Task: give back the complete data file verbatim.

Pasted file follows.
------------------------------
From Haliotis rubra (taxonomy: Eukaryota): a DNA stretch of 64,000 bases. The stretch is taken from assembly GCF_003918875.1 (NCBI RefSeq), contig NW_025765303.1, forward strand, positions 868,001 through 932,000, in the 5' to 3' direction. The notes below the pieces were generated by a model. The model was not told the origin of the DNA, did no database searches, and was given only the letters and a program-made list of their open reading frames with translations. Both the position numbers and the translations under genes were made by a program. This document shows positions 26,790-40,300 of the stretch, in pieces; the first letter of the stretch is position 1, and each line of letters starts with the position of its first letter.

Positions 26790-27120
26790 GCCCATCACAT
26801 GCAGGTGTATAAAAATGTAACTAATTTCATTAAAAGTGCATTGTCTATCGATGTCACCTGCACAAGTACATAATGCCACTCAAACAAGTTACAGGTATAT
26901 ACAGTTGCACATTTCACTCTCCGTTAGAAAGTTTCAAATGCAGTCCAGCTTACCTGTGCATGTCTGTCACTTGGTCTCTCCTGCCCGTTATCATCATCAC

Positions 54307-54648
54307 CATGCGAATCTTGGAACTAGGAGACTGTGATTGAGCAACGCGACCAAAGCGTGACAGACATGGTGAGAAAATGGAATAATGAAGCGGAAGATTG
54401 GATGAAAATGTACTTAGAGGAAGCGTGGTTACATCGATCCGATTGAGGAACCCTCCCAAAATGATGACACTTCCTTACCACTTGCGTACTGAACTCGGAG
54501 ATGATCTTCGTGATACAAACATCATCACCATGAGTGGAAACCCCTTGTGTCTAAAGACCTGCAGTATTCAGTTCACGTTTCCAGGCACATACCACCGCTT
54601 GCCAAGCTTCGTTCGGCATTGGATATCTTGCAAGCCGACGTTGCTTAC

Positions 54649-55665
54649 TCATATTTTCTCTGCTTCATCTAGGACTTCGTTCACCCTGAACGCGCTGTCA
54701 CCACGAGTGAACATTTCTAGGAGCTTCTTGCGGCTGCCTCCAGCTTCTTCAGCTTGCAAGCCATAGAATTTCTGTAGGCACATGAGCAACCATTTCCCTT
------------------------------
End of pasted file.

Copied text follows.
From Haliotis rubra (taxonomy: Eukaryota): a DNA stretch of 64,000 bases. The stretch is taken from assembly GCF_003918875.1 (NCBI RefSeq), contig NW_025765303.1, forward strand, positions 868,001 through 932,000, in the 5' to 3' direction. The notes below the pieces were generated by a model. The model was not told the origin of the DNA, did no database searches, and was given only the letters and a program-made list of their open reading frames with translations. Both the position numbers and the translations under genes were made by a program. This document shows positions 26,790-40,300 of the stretch, in pieces; the first letter of the stretch is position 1, and each line of letters starts with the position of its first letter.

Positions 26790-27120
26790 GCCCATCACAT
26801 GCAGGTGTATAAAAATGTAACTAATTTCATTAAAAGTGCATTGTCTATCGATGTCACCTGCACAAGTACATAATGCCACTCAAACAAGTTACAGGTATAT
26901 ACAGTTGCACATTTCACTCTCCGTTAGAAAGTTTCAAATGCAGTCCAGCTTACCTGTGCATGTCTGTCACTTGGTCTCTCCTGCCCGTTATCATCATCAC

Positions 54307-54648
54307 CATGCGAATCTTGGAACTAGGAGACTGTGATTGAGCAACGCGACCAAAGCGTGACAGACATGGTGAGAAAATGGAATAATGAAGCGGAAGATTG
54401 GATGAAAATGTACTTAGAGGAAGCGTGGTTACATCGATCCGATTGAGGAACCCTCCCAAAATGATGACACTTCCTTACCACTTGCGTACTGAACTCGGAG
54501 ATGATCTTCGTGATACAAACATCATCACCATGAGTGGAAACCCCTTGTGTCTAAAGACCTGCAGTATTCAGTTCACGTTTCCAGGCACATACCACCGCTT
54601 GCCAAGCTTCGTTCGGCATTGGATATCTTGCAAGCCGACGTTGCTTAC

Positions 54649-55665
54649 TCATATTTTCTCTGCTTCATCTAGGACTTCGTTCACCCTGAACGCGCTGTCA
54701 CCACGAGTGAACATTTCTAGGAGCTTCTTGCGGCTGCCTCCAGCTTCTTCAGCTTGCAAGCCATAGAATTTCTGTAGGCACATGAGCAACCATTTCCCTT